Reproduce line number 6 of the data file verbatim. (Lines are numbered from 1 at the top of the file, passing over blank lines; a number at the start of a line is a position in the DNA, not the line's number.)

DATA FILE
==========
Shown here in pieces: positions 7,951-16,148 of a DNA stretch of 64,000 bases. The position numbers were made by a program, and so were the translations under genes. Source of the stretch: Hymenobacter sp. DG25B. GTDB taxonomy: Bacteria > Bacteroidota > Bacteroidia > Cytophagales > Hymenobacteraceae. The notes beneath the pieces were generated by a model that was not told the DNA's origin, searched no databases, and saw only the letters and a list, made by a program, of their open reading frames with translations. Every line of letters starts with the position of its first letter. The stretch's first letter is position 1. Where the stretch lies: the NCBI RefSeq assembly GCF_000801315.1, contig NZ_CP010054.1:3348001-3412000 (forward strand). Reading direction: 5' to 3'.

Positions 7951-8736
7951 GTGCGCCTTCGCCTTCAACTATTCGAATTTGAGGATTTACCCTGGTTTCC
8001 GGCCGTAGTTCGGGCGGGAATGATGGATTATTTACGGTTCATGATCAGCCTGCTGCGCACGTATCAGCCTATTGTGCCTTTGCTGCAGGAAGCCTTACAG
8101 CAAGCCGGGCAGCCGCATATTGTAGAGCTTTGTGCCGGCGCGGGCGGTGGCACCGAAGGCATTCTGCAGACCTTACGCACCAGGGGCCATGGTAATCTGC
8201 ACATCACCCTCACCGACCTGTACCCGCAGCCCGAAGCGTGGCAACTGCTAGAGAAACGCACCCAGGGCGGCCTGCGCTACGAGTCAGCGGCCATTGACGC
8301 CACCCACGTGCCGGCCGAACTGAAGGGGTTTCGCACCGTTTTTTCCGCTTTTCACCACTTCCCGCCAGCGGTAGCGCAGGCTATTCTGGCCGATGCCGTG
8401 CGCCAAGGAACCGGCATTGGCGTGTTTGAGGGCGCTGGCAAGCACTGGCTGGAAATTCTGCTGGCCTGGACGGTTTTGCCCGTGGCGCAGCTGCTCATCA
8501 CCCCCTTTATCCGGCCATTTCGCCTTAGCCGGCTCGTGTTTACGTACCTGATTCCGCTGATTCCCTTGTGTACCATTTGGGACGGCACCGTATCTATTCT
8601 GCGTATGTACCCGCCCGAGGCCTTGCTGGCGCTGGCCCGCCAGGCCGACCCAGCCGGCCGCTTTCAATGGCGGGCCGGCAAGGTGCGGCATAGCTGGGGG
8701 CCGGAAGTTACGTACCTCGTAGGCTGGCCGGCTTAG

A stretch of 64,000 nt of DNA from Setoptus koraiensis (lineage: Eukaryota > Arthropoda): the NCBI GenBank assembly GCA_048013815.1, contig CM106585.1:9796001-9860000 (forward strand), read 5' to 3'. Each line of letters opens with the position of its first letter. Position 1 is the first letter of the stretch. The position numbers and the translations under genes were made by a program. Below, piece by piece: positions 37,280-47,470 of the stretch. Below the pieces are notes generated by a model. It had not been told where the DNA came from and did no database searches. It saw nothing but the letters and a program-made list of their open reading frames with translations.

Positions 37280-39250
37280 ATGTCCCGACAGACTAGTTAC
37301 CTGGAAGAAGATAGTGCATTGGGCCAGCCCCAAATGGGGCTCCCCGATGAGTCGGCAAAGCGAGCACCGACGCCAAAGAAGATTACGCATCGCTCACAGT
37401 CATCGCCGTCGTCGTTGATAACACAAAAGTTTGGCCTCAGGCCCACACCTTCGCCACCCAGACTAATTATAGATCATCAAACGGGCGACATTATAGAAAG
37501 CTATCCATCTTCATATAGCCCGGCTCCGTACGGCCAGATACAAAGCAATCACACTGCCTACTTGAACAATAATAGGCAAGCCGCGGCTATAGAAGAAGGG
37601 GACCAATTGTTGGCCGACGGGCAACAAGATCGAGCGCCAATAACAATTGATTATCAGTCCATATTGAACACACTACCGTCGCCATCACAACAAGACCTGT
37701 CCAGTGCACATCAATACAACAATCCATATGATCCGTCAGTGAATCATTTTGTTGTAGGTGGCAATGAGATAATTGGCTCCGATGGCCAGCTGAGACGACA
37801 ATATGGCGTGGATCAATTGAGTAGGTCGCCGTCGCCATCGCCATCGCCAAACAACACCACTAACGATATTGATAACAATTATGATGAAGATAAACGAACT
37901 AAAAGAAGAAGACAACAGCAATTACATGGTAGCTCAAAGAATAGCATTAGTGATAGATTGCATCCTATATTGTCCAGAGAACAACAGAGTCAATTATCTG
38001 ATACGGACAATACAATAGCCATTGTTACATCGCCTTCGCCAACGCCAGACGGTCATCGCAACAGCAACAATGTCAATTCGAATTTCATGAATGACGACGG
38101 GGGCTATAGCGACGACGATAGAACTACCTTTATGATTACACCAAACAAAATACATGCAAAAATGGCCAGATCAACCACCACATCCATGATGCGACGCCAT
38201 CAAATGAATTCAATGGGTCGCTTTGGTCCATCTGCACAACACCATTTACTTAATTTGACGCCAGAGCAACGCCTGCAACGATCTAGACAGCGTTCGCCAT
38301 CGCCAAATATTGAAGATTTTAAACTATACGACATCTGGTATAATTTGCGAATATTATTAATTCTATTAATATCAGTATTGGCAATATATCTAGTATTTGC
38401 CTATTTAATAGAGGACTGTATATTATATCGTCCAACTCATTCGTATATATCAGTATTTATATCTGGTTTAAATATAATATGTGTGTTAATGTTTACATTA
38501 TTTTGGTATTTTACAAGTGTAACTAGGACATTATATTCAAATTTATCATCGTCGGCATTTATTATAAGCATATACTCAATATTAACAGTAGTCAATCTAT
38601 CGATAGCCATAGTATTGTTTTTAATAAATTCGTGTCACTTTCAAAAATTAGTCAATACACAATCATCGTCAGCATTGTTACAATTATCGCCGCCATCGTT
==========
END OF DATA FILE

8201 ACATCACCCTCACCGACCTGTACCCGCAGCCCGAAGCGTGGCAACTGCTAGAGAAACGCACCCAGGGCGGCCTGCGCTACGAGTCAGCGGCCATTGACGC